Out of the cauldron and into the twilight zone: Delaware Senate candidate Chris Coons’ new ad shows Christine O’Donnell’s zaniest moments as she floats in space to the tune of The Twilight Zone theme song
The GOP guru’s campaign cash binge this fall is the last gasp of a guy with rich friends. Ex-Bush aide Matt Latimer on how Rove hurt his boss, and why the right thinks he’s a fraud
Political types tend to get suspicious when those on one side of the spectrum suddenly start complimenting their supposed worst enemies—the equivalent of Seinfeld hosting a testimonial for Newman or Eliot Ness carpooling with Al Capone.
Yet in the past few weeks, the White House and even The New York Times have done exactly that—heaping praise on their longtime nemesis, Karl Rove, and his protégé, Ed Gillespie.
“These guys are great political operatives,” Obama strategist David Axelrod said, “and they will have an impact in this election.” The Times, meanwhile, extolled Rove as a “master political strategist” who is rebuilding the GOP majority. President Obama and Vice President Biden have done both men the great political favor of calling them out by name—almost ensuring them more Republican support and donations.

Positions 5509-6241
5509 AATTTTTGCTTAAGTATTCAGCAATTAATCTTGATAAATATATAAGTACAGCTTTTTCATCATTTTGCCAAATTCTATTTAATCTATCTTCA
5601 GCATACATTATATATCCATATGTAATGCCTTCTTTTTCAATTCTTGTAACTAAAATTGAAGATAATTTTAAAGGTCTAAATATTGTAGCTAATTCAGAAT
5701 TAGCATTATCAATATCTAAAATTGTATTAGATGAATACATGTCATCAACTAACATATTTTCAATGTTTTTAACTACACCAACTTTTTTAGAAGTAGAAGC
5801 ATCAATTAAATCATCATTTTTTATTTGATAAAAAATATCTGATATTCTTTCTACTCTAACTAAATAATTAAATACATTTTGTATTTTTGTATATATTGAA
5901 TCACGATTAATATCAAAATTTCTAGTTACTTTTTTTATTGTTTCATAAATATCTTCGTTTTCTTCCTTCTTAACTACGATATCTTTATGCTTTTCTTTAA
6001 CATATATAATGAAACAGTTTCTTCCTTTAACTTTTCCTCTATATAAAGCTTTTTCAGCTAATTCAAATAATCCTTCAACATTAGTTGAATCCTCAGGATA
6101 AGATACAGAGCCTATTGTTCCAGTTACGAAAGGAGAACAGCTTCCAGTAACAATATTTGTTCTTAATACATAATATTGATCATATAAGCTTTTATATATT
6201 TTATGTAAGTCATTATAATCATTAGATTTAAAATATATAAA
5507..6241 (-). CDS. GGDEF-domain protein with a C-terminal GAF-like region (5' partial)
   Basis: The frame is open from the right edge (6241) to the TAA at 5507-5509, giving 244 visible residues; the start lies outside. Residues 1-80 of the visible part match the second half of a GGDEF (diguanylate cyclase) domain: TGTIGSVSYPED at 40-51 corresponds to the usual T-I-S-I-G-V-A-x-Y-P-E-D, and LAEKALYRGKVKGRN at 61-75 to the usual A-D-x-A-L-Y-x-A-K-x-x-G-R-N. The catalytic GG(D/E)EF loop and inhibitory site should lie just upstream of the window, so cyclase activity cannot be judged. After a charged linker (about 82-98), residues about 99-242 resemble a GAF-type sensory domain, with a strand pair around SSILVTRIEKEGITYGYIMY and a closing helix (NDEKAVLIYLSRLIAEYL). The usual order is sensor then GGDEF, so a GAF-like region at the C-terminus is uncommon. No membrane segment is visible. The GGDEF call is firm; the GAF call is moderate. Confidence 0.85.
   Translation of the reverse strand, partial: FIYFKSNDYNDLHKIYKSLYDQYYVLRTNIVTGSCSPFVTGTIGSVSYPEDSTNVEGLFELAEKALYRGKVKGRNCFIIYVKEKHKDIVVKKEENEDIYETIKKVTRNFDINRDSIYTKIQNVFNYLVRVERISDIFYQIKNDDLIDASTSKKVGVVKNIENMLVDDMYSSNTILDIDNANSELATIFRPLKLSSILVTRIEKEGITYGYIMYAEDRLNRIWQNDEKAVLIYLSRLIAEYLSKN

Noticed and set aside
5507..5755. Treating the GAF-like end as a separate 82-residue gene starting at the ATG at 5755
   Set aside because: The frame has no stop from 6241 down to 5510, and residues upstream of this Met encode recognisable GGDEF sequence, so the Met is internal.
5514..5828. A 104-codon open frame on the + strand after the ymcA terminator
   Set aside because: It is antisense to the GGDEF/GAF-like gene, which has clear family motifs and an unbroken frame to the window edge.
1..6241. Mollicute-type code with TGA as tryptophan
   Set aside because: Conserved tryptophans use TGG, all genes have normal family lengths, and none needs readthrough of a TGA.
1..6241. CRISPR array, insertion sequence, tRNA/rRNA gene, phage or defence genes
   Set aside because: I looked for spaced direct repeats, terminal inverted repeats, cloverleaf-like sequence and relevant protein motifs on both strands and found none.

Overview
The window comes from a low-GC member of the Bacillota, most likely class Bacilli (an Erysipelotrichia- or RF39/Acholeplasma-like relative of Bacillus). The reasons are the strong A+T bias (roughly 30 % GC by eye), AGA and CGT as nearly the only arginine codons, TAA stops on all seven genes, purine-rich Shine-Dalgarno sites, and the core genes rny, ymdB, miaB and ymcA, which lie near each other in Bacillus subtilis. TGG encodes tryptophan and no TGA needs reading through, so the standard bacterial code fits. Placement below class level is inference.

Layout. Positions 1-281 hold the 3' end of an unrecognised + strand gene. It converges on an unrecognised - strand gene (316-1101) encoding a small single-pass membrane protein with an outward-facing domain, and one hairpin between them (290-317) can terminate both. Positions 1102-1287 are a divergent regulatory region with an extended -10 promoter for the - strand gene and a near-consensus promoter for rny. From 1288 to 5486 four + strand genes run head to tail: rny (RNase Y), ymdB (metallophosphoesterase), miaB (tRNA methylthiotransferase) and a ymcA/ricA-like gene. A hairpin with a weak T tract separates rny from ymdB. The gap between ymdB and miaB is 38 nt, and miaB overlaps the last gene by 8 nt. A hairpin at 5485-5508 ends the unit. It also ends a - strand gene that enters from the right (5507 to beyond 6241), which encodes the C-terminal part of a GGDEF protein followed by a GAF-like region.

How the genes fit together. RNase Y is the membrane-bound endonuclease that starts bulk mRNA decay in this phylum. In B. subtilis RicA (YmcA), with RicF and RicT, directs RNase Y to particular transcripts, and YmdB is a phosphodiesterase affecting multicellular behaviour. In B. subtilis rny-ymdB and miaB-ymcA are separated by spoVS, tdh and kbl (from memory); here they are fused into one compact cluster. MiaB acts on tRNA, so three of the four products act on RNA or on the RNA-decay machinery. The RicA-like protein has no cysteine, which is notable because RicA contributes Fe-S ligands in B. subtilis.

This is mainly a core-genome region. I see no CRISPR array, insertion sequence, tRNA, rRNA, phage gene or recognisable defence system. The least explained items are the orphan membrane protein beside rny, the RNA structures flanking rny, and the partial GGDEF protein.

Unfortunately for the Democrats, this effort comes as an increasing number of conservatives—from Rush to Palin to scores of activists and high-level veterans of the Reagan Revolution—view Rove as part of the GOP’s unfortunate recent past. Indeed, they are even beginning to conclude that the oft-repeated belief that Rove is the savior of the GOP may be one of the biggest political hoaxes in American political history. At best, the man President Bush called “Turdblossom” has had a decidedly mixed record on the national level—losing the popular vote in 2000; barely beating a liberal aristocrat from Massachusetts in 2004; and, with the aid of Gillespie, presiding over the loss of both houses of Congress in 2006, and the White House in 2008. Rove and his crew, one influential conservative put it later, “left a smoking hole where the Republican Party once stood.”
“We screwed up,” says party Chairman Michael Steele. Conservatives were “bamboozled,” says former Texas GOP Chairman Tom Pauken. “Betrayed” and “hijacked,” says veteran conservative activist Richard Viguerie. The administration was a conservative “impostor,” writes commentator Bruce Bartlett. Bush operatives “were afraid of ideas,” Newt Gingrich charges. “Tokyo Rove” was a recent entry on Michelle Malkin’s website.
FAIRBANKS, Alaska — A judge has ruled that an Alaska borough must release personnel records from Senate Republican candidate Joe Miller’s time as a government attorney.
Several news organizations sued for the information. The Daily News-Miner reported Saturday that retired Superior Court Judge Winston Burbank says the public’s right to know outweighs Miller’s right to privacy.
Miller recently acknowledged he was disciplined for violating the ethics policy while working for the Fairbanks North Star Borough, but said it was unrelated to his departure from the borough.
Burbank ordered that the documents be released by 4 p.m. on Tuesday, which allows time for an appeal. Media attorney Chris Zimmerman says he expects Miller’s attorneys to appeal the decision to the Alaska Supreme Court.